Helen Clark Book Launch - 'The Desert Road'
Tuesday 5 April 2005
Rt Hon Helen Clark
Launch of the book
The Desert Road:
New Zealanders Remember the North African Campaign
Edited by Megan Hutching
The Grand Hall, Parliament
Tuesday 5 April 2005
Good morning ladies and gentlemen.
It is a great pleasure for me to launch the latest book from the Ministry of Culture and Heritage based on a series of interviews with veterans from the Second World War.
The Desert Road gives us insights into the experiences of sixteen New Zealanders who served in the North African campaign from 1940–43. I am particularly delighted to see so many veterans here today, some of whom were interviewed for the book.
Over the last few years, oral historians in the Ministry for Culture and Heritage have interviewed veterans for a series of books about the experiences of New Zealanders at war. This oral history project originated in 2000 when I was at Gallipoli and thought about the thousands of young men who served and gave their lives there. Some of our First World War veterans had had their stories recorded, but it was simply too late to record more. But it was not too late to collect the stories of men and women who served during the Second World War.
The Ministry has already released three oral
histories based on interviews with our World War II
veterans, and this is the fourth:
- First came A Unique Sort of Battle, containing interviews with veterans from the Battle of Crete, came out in 2001.
- In 2002, we released Inside Stories, containing interviews with former prisoners of war.
- Last year, A Fair Sort of Battering was published , containing the stories of those involved in the Italian campaign.
- Later this year, we’ll see Hell or High Water, based on the stories of merchant seafarers.
- Over the next two years, there will be books based on interviews with veterans of the war in the Pacific, and with those who served on the home front.
- We have also developed a major new oral history project, ‘From Memory’, and our historians are now interviewing more veterans from the Second World War, and subsequent wars.
- A publication on New Zealand’s D-Day veterans will be released next year.
With The Desert Road, we enter the dry and dusty environment of the North African desert where there was too little water and too many flies. It was there in late 1941 that the New Zealanders in the ‘Div’ were sent, after being on mainland Greece and then on the island of Crete. The aim was to relieve the Allied forces in Tobruk, and it was a victory of sorts, followed by a later retreat.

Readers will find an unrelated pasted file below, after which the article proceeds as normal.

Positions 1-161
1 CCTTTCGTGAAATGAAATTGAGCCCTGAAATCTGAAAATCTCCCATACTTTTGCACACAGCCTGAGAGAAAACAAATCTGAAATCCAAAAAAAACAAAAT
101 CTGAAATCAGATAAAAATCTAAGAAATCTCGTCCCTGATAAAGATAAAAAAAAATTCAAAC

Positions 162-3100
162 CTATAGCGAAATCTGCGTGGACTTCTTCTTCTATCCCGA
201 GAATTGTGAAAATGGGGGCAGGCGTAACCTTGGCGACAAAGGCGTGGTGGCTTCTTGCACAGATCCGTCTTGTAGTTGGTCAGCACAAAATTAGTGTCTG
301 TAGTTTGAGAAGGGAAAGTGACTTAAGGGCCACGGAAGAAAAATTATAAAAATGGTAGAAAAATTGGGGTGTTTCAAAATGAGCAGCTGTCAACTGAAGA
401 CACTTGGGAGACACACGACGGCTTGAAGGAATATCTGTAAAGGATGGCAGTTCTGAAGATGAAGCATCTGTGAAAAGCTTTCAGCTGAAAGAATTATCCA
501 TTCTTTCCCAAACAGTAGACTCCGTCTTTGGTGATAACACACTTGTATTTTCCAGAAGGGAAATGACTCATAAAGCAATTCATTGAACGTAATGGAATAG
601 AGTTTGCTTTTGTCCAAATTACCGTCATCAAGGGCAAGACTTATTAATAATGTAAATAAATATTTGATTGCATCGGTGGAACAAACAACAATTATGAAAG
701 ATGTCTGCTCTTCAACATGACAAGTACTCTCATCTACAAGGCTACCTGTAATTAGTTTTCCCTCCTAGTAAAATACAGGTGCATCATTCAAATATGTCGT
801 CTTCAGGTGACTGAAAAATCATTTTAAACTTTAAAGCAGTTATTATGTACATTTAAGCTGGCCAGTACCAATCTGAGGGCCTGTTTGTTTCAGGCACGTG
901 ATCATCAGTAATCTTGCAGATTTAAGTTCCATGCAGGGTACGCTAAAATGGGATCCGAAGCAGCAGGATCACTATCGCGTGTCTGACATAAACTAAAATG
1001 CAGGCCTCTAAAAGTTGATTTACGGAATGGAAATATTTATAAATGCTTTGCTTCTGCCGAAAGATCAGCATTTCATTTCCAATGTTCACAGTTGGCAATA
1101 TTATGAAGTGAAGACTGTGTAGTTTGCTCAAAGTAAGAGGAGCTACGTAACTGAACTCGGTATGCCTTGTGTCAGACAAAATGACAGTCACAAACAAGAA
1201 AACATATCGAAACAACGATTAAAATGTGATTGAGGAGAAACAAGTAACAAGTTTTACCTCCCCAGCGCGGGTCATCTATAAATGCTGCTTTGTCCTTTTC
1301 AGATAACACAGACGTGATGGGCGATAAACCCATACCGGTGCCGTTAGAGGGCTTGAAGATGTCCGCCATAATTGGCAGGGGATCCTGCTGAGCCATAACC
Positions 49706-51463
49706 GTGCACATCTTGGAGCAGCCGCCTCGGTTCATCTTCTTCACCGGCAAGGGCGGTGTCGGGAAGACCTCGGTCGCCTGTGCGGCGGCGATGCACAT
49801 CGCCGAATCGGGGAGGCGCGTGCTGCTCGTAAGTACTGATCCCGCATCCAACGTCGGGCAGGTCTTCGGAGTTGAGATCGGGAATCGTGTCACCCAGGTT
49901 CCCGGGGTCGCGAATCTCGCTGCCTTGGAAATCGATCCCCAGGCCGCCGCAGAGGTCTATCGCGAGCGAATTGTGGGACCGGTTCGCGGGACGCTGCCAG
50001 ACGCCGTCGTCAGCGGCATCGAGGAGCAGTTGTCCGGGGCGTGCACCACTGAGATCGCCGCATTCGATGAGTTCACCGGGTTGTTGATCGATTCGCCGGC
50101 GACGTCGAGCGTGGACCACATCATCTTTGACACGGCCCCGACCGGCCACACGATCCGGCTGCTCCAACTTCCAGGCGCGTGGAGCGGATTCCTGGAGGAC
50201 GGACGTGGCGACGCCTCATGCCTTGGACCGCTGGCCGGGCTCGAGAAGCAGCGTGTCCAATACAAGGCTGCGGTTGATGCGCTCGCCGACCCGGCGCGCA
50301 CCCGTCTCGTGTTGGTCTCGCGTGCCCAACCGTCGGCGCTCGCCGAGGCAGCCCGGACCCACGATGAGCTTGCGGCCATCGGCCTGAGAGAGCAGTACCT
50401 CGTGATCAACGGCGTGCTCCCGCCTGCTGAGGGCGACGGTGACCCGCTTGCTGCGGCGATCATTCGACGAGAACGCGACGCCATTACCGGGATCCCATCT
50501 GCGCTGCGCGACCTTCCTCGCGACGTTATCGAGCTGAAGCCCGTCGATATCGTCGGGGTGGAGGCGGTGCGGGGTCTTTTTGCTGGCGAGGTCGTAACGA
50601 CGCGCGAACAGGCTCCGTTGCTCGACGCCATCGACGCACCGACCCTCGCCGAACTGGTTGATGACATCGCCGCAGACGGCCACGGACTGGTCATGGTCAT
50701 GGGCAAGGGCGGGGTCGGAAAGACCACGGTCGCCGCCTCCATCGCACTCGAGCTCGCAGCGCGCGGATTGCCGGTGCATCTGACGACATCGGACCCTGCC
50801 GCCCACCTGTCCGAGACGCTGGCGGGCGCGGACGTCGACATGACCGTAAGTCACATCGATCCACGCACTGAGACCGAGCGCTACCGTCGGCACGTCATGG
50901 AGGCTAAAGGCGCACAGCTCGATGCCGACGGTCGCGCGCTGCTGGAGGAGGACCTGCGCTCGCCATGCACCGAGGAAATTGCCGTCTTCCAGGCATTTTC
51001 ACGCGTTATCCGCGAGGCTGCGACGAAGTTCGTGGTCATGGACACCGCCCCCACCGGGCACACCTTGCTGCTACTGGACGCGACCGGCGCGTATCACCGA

Then followed the battles of El Alamein which occupied the New Zealand Division in the second half of 1942. Veterans recall the violence of the opening barrage at El Alamein on 23 October, when the sky lit up like fireworks on Guy Fawke’s night.
In the end, the Allies prevailed in North Africa, but at a cost. Almost 3000 New Zealanders lost their lives; around 4000 were taken prisoner; and about 7000 were wounded.
There is a wide range of stories in this book. We sense the chaos and fear of being under fire; and we hear of loyalty to mates. We learn of great feats of courage during that most courageous of events, the break out at Minqar Qa’im [pronounced Min-car Came] in 1942 when the New Zealanders forced their way through the ring of German troops. ‘Probably one of the most breathtaking actions that the New Zealanders ever were in’, Jim Barclay recalled with typical New Zealand understatement.
Like Kiwis in other places during this war, and in other wars, those in the Middle East had a strong will to make the best of appalling conditions and injuries. One of the most moving of a number of very moving stories comes from Maiki [pronounced Mikey] Parkinson on discovering that he’d lost part of a leg: ‘I cried. I thought it was the end of the world….All the dancing had gone….Here I was, still in my teens.’
In late 2002, I was privileged to be with veterans at El Alamein for the sixtieth anniversary of the battle. It was sobering indeed to see the exceptionally harsh environment in which the New Zealanders fought, and to be part of the service of remembrance in the stillness of the Commonwealth War Graves cemetery where so many New Zealanders lie.
Not every New Zealander who fought in North Africa was in the Div. Among those who feature in this book is former railway sapper Bren Campbell, who was in one of the so-called non-divisional units. Ron Verity was in the Royal Air Force; Howard Anderson was on the Royal Navy ship Bramham on that most famous of Malta convoys, the Pedestal convoy; Jean Chalmers was a VAD (or Women’s War Service Auxiliary) at 1 New Zealand General Hospital in Helwan near Cairo; and Eleanor Fraser served as a Tui in the New Zealand Forces Club in Cairo.
Already, sadly, some of the veterans interviewed for this book have passed away — Eleanor Fraser and Cliff Vause — and I acknowledge their families who are present today.
I congratulate the team at the Ministry for Culture
and Heritage for the production of another fine book, and
thank publisher HarperCollins for producing this series. I
particularly want to acknowledge those who put this volume
- Alison Parr, who helped with the interviews.
- Ian McGibbon, who wrote the introduction.
- And, as with the other works in this series, oral historian Megan Hutching, who took the lead role. Megan has done a wonderful job once again in ensuring that these memories of epic events are never lost.
Most of all, I want to pay a special tribute to those veterans and their families who so generously gave their time to this project, and allowed us to learn more about their service for our country more than 60 years ago, and to all their comrades who served in our name.